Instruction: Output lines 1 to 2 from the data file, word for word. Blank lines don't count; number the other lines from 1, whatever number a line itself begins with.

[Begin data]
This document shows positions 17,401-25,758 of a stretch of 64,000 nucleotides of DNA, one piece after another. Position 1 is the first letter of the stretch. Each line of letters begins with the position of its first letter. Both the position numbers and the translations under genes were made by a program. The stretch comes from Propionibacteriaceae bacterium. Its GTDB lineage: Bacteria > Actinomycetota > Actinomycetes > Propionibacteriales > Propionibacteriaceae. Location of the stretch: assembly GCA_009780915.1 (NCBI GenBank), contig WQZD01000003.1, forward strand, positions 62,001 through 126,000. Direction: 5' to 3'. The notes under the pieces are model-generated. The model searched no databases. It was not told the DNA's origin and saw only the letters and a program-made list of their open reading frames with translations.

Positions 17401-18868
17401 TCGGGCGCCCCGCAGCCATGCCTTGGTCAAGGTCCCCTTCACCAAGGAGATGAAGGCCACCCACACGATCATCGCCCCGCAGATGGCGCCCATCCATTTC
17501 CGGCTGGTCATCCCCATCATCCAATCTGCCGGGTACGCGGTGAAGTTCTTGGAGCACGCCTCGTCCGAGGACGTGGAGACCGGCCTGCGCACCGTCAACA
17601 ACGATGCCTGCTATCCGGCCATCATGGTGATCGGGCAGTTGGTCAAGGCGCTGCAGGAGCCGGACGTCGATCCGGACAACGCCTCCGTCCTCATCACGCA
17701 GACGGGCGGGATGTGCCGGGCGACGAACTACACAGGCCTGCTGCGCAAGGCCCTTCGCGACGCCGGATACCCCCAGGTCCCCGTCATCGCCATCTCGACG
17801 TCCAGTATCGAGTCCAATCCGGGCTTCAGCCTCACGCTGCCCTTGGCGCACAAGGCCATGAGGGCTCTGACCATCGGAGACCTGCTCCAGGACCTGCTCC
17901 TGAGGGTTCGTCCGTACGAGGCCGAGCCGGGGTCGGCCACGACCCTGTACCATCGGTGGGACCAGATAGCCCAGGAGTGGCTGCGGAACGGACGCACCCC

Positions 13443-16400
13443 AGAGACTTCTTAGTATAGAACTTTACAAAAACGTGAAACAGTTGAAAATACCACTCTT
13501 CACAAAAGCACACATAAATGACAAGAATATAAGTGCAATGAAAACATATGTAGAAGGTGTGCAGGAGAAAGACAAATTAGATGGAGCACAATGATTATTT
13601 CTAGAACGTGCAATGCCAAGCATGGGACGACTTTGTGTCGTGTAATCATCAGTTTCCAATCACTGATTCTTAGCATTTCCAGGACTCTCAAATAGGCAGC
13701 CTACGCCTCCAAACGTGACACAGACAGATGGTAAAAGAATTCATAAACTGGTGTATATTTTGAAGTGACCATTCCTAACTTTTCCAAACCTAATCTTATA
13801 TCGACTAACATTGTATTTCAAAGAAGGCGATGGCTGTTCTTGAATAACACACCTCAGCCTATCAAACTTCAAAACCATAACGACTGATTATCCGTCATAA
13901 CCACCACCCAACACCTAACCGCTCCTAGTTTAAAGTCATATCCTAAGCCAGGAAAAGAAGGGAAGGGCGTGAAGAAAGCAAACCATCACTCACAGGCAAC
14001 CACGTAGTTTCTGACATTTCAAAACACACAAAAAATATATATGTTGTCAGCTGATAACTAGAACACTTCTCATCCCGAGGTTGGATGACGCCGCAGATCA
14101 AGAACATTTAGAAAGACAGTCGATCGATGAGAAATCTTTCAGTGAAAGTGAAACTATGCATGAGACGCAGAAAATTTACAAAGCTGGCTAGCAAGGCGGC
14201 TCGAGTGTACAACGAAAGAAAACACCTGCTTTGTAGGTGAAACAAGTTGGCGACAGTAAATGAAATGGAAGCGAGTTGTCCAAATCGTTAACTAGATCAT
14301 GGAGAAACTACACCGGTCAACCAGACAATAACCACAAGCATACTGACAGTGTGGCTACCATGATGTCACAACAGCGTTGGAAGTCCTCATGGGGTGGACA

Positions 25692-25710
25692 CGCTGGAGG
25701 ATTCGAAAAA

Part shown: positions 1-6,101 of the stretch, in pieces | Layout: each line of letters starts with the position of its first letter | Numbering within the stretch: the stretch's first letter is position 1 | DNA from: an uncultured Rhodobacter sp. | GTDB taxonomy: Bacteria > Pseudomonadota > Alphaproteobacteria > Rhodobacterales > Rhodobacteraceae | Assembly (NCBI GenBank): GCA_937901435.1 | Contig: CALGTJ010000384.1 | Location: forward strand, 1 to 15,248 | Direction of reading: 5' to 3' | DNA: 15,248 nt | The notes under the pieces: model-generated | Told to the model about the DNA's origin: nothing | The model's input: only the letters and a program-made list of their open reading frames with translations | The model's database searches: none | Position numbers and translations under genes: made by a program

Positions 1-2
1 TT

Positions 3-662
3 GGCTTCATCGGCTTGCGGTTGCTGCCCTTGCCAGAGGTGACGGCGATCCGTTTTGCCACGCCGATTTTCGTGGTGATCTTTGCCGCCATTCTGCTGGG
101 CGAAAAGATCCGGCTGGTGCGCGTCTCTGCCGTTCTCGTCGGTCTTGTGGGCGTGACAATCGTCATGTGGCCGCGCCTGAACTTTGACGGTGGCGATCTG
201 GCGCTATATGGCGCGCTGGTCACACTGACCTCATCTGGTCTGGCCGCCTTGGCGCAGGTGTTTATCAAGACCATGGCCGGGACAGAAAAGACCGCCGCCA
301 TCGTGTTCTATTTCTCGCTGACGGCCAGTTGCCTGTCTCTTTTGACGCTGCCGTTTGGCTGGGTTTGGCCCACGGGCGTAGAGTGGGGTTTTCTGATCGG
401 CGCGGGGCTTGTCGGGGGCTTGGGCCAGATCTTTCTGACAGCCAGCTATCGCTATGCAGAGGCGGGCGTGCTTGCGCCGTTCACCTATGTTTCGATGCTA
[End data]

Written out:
This document shows positions 17,401-25,758 of a stretch of 64,000 nucleotides of DNA, one piece after another. Position 1 is the first letter of the stretch. Each line of letters begins with the position of its first letter. Both the position numbers and the translations under genes were made by a program. The stretch comes from Propionibacteriaceae bacterium. Its GTDB lineage: Bacteria > Actinomycetota > Actinomycetes > Propionibacteriales > Propionibacteriaceae. Location of the stretch: assembly GCA_009780915.1 (NCBI GenBank), contig WQZD01000003.1, forward strand, positions 62,001 through 126,000. Direction: 5' to 3'. The notes under the pieces are model-generated. The model searched no databases. It was not told the DNA's origin and saw only the letters and a program-made list of their open reading frames with translations.

Positions 17401-18868